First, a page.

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Arts and Culture News

Tasting 'Bitter Honey,' Tongue in Cheek

Eef Barzelay knows how to mix humor and heartbreak. As leader of the band Clem Snide, he's sung from the perspective of folk-pop lightweight Jewel and conspiracy theorist David Icke, and he's concocted cello-tinged odes to the music of Nick Drake, the uncertainty of the future, and a life spent wasting away on the couch.

While he's at it, Barzelay frequently explores the dark underbelly of vanity, as his new solo album Bitter Honey finds him wishing that a loved one would die, "just to see how I would look." "The Ballad Of Bitter Honey" finds Barzelay adopting the persona of a scantily clad dancer in a hip-hop video featuring Ludacris -- within a few seconds he lays the groundwork for a tongue-in-cheek look at a show-business bit player.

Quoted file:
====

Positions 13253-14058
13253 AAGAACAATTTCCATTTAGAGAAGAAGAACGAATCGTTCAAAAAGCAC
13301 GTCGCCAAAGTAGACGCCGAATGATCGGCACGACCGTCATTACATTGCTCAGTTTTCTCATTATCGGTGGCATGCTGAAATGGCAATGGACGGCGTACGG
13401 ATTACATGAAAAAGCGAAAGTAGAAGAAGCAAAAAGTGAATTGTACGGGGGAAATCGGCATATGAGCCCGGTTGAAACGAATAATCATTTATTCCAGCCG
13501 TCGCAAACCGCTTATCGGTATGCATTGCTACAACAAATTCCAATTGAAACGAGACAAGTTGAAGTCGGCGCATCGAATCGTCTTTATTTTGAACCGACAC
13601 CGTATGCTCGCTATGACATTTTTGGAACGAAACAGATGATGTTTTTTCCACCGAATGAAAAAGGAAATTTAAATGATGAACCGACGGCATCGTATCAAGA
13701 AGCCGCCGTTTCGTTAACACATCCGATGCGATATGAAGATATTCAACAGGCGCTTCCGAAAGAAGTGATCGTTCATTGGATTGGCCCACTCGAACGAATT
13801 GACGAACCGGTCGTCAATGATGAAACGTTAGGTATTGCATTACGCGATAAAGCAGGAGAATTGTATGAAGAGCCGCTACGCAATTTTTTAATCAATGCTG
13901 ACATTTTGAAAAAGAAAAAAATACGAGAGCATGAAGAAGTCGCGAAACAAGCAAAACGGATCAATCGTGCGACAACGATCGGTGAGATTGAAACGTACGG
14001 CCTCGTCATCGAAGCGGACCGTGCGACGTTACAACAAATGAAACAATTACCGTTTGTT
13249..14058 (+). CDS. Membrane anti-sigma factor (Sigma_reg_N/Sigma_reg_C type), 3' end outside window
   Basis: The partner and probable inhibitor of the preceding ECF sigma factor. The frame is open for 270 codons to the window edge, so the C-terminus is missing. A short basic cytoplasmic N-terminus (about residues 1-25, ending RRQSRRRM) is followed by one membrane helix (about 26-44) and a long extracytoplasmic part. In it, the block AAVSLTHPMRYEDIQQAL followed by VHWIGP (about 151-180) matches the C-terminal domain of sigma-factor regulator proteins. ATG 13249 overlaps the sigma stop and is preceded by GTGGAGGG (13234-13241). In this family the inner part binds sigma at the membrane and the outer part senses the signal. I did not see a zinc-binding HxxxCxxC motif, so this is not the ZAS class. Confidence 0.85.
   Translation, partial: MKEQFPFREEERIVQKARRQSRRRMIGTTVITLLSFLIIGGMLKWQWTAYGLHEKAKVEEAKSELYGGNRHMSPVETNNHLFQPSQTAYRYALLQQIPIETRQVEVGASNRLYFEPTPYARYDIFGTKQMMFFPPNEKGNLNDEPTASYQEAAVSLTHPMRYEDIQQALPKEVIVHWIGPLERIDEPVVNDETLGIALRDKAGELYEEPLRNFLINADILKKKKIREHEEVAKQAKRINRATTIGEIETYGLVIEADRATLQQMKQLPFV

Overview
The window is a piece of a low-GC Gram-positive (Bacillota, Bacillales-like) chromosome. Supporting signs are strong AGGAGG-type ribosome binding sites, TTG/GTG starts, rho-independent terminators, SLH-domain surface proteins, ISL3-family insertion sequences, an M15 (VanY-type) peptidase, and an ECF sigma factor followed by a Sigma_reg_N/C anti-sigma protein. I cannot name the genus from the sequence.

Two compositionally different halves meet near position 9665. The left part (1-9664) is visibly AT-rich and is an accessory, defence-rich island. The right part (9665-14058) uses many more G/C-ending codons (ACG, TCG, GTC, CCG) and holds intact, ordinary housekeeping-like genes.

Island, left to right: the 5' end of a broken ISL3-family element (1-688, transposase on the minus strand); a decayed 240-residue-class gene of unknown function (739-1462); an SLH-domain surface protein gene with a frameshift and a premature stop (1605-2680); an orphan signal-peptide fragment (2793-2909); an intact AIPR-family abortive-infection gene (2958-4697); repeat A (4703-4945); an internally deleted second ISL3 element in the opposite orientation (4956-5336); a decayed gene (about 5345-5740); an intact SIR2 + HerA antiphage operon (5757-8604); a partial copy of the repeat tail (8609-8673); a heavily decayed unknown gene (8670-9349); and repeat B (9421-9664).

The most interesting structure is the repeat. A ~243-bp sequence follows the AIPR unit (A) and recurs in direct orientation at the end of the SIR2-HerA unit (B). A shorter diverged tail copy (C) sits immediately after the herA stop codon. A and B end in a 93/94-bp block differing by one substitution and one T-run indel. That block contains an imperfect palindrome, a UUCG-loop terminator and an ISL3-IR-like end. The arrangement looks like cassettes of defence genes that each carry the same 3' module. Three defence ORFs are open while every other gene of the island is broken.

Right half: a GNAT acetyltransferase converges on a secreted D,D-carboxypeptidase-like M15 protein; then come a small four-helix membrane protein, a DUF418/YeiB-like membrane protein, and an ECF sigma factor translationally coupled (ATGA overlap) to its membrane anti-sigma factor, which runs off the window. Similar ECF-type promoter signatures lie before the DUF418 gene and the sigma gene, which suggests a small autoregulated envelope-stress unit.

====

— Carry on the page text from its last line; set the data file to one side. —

But the singer's gift for intertwining wryness with warmth takes over by the second verse, as his subject's back story begins to fill out: a death in the family, a side road to nursing school, a philosophy of getting ahead in life. By the end, Barzelay finds appropriately bittersweet profundity in what had once seemed like a throwaway joke.

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